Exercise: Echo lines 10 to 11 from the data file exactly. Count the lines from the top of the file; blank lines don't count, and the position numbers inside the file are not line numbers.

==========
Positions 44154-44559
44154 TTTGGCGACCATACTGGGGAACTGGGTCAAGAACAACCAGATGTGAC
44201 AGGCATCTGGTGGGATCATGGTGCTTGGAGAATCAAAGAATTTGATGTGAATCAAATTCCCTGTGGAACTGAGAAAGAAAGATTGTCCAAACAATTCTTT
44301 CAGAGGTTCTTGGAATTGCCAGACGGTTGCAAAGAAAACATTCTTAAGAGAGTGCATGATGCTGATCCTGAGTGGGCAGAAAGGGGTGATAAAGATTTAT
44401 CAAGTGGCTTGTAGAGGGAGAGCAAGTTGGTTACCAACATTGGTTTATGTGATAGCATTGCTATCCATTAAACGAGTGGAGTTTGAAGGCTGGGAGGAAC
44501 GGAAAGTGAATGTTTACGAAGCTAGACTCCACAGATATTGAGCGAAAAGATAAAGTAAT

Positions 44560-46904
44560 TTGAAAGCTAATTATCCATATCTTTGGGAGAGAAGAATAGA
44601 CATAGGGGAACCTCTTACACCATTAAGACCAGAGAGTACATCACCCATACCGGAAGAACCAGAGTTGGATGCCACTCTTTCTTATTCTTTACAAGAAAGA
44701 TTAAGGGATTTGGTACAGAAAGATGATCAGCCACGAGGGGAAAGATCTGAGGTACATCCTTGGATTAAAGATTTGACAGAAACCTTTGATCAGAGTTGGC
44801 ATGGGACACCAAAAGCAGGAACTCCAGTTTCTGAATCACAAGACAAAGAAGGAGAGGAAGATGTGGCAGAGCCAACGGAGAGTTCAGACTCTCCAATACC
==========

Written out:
44701 TTAAGGGATTTGGTACAGAAAGATGATCAGCCACGAGGGGAAAGATCTGAGGTACATCCTTGGATTAAAGATTTGACAGAAACCTTTGATCAGAGTTGGC
44801 ATGGGACACCAAAAGCAGGAACTCCAGTTTCTGAATCACAAGACAAAGAAGGAGAGGAAGATGTGGCAGAGCCAACGGAGAGTTCAGACTCTCCAATACC